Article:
The Long Knives of Newport

Wednesday, February 24, 2010 /by

53197325 by Pete Bodo

Nick Bollettieri has confirmed that he was bypassed for induction into the International Tennis Hall of Fame, that odd institution situated in the once-formidable bastion of the America's elites, Newport, R.I. The town was a playground for the rich and well-born of the Gilded age, those Astors and Vanderbilts, whose spectacular stone mansions still line Bellevue Ave., within walking distance of the ITHF. But it was a Navy town for a period as well, and today, as a kind of quirky resort town, it's an interesting hodgepodge of historical and cultural values.

I write "odd" because the ITHF, housed in the Newport Casino, is a shrine still (and appropriately) enveloped in the honeyed glow of the game's patrician roots. But it has striven mightily to remain relevant in the new, Open era (if anything 40-plus years old can be called "new"). Anyone can book a court and play on the grass courts of the Casino, and hosting an unabashedly commercial event like the Campbell's (Soup) Hall of Fame Championships (the ATP 250 that takes place right after Wimbledon), certainly doesn't smack of hoity-toity elitism - although one suspects that one or another Campbell must have at some point put his feet up in one of those spired mansions. Belcourt Castle, perhaps, or Rosecliff?

Actually, it's easy to go all Monty Python on historical Newport, but here's a telling fact that sums up the past hundred or so years in tennis: the tiebreaker wasn't the brainchild of some savvy former player, television executive (although Bob Monsbach of CBS still sacrifices a virgin daily in sheer gratitude for it), or pushy ITF type. It was thought up, promoted (to deaf ears, for quite some time) and ultimately sold to the Lords of Tennis by James "Jimmy" van Alen. Now there was a guy (Jimmy, that is), for whom Belcourt Castle itself might have seemed like nothing more than a cozy guest house somewhere at the back of his property. Somewhere along the line I heard that van Alen was heir to the Singer sewing machine fortune, but I can't confirm that.  But his blood lines certainly were blue.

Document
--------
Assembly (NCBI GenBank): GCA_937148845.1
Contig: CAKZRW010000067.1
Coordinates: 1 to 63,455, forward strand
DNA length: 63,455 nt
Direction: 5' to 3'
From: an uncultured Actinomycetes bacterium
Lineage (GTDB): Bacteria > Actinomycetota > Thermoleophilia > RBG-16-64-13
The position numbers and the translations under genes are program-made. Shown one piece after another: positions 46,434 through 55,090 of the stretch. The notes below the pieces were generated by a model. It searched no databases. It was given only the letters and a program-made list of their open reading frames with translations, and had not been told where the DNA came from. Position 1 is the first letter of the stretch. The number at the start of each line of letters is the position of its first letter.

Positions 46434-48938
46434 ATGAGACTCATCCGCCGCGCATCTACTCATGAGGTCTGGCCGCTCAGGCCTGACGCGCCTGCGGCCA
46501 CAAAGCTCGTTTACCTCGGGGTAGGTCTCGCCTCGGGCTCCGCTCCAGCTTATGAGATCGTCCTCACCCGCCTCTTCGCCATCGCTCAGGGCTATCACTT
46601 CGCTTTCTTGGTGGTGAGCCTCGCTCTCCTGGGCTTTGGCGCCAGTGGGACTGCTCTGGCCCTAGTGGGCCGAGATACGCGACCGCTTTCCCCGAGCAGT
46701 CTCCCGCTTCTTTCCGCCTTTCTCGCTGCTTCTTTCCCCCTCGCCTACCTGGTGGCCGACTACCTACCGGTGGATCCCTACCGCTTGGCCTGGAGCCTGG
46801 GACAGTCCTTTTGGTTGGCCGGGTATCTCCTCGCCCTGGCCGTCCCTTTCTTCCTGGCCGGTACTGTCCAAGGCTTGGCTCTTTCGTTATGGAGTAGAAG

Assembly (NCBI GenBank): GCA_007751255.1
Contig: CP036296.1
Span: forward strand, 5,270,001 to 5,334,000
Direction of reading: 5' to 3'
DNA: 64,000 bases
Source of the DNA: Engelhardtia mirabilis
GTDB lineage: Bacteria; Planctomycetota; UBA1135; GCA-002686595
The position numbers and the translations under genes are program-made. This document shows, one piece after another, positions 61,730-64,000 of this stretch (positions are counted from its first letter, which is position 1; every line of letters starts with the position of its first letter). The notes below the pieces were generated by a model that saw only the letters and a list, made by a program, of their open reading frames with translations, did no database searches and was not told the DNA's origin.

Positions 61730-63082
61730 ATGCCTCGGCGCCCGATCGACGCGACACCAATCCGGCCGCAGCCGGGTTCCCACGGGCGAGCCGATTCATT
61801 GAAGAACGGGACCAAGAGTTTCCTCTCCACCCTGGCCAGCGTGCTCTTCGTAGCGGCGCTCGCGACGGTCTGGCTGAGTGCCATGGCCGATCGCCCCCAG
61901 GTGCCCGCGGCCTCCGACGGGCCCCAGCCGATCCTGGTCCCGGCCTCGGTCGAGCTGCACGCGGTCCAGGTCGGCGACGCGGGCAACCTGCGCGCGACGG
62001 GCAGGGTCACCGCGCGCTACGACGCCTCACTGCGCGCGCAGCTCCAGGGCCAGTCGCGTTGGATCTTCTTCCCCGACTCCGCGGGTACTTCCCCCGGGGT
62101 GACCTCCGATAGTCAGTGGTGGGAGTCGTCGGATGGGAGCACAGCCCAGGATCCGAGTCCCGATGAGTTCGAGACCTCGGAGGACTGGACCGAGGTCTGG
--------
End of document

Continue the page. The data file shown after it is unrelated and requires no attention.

Van Alen gave the USTA the Newport Casino in 1954, and yet another national landmark was saved from becoming a parking lot (that's the literal truth). Once you get over asking yourself, Why couldn't he give it to me instead?, you can see the beauty in the gesture. Van Alen was what you might call a progressive patrician, in that he was eager to see the game of tennis outgrow places like the Newport Casino, and he wholly supported the idea of opening up the place to the public. That helps put into context his stroke of genius, the tiebreaker. Van Alen's original version was a sudden-death, nine-point affair, with the players alternating two serves each. If the score reached 4-all, the receiver had choice of court in which to take the final serve.

I'm old enough to remember the days when the umpire would take out a little red flag and plant it in the chair, indicating that a tiebreaker was in progress. And at that point, if van Alen was present, he would rise from the chair in his court-side box (he was an elfin man with a shock of white hair and a florid, cherubic face - not exactly an image that evokes the word, "patrician") and rather dramatically wave to the crowd.

There you have it, the old world of tennis helping to shape the new. A very welcome symbol of continuity in a sport that was in some other ways buffeted and torn asunder by professionalism. It's a distinctly American story, I think, and a tribute to flexible society where lines of class and other imposed distinctions (like degree of wealth) are not as clearly drawn or as difficult to cross, one way or the other or even back and forth, as in many other societies.

Which more or less brings us to Bollettieri. I can't for the life of me figure out how he was not selected for induction into the ITHF without pulling at the loose threads dangling in the paragraph above. Bollettieri was nominated in the Contributor category, which acknowledges the value of selected administrators, officials, coaches and even members of the media. The enshrinees in those categories are not selected by a vote (as are those in the "Recent Player" category, to which I annually contribute my own vote), but by an "International Masters Panel" that includes enshrinees as well as "individuals who are highly knowledgeable of the sport and its history." (That's from the HoF's own copy.)